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Delightful French farce.
"Carnival in Flanders" is an overlooked French comedy that probably would seem quite dated today, if not for it being set in a past era (the 1600's) when a bit of mustiness feels appropriate. But, more importantly, the film's take on sexuality and gender politics is surprisingly ribald and contemporary. A small Belgian town expects a visitation from a potentially brutal Spanish troop, and the local male figureheads can't figure out anything to do but hide. The burgermeister even decides to fake his own death (with plenty of amusing consequences). Left to their own devices, the women hatch their own scheme, which amounts to disarming the invaders with food, flirtation and sex. It's a shock to see a 1930s movie depicting a woman hopping from room to room to seduce a parade of near-strangers, and the sly suggestion of a homosexual soldier who would rather do needlepoint is hilarious. There are even flashes of bare breasts. The rousing score and wonderful costumes are a bonus -- the only substantial flaw is that modern Hollywood protocol makes us anticipate the "bad guys" being made to look like grand fools. This satisfying humiliation never occurs. In fact, the twist is that the refined Spaniards turn out to be better men than the cowardly neighborhood boors. Still, "Flanders" is an accessible, delightful film that, along the way, manages to draw some obvious parallels with the growing threat of Nazism.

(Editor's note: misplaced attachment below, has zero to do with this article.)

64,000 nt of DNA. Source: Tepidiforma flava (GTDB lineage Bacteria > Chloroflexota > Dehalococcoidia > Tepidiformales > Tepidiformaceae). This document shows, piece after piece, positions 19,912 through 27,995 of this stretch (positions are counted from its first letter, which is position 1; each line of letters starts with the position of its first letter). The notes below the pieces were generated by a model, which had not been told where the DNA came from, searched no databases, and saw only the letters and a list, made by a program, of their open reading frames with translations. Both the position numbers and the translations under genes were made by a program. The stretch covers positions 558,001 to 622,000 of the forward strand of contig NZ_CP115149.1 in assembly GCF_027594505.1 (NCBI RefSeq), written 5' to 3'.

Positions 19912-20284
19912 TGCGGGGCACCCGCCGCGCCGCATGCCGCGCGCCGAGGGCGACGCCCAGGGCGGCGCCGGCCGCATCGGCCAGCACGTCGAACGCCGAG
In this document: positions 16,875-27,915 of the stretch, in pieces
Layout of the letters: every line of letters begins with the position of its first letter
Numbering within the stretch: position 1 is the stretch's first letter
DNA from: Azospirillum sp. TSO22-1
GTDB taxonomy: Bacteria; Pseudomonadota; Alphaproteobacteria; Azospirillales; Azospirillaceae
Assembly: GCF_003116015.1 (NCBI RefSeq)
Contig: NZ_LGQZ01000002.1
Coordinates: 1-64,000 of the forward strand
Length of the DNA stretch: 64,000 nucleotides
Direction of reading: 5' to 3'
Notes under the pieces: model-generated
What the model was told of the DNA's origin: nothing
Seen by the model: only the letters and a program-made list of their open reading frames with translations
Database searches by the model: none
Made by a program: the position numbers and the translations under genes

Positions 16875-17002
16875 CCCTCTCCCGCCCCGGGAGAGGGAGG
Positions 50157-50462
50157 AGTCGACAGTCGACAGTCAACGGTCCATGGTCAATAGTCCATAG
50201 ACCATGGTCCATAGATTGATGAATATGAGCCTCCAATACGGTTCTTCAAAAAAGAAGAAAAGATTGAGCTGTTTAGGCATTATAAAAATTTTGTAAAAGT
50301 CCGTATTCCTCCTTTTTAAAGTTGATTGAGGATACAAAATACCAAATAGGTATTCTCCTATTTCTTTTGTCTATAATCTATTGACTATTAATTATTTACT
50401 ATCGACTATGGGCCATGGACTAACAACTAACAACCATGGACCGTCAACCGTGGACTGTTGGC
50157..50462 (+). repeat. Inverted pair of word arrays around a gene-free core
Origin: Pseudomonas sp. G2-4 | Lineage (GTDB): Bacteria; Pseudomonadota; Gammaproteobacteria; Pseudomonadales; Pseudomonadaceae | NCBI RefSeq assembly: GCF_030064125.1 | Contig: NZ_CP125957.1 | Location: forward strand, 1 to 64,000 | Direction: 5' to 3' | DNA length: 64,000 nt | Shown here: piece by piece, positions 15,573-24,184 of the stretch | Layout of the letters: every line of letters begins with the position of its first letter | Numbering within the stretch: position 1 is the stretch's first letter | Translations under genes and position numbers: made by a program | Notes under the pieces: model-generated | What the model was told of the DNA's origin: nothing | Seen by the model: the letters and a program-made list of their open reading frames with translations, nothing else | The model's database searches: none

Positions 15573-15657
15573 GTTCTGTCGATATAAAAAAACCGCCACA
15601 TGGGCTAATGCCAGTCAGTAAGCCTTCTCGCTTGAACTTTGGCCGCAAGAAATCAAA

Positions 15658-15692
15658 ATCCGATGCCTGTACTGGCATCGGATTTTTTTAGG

Morally complicated and, in its place and time, giving quite controversial subtext, this well-filmed early party comedy makes bold moves, but they are now quite dated.
wonderful costume comedy
As the Spanish prepare to invade a 17th-century Flemish village, the townsmen comes up with a cowardly solution to avoid them... and the womenfolk take matters into their hands. This is marvelous social satire, belonging among the best of Renoir, Clair, Carne and Bunuel. A witty script, risque scenarios, charming performances and some fine cinematography. The mayor's vision of what will happen to their town is something to behold! I really enjoyed it, and hope to see more by Feyder. One thing, though... he does seem to be mocking the Dutch for their willingness to roll over for the Germans, I wonder if he'd be a little more reluctant to point fingers 10 years later.
Angry Belgians wanted it banned, but the government wouldn't do it. Hooray for the Chamber of Deputies! They knew a good comedy has to poke.
Si festif pour un film produit en temps plutÃ´t sombres.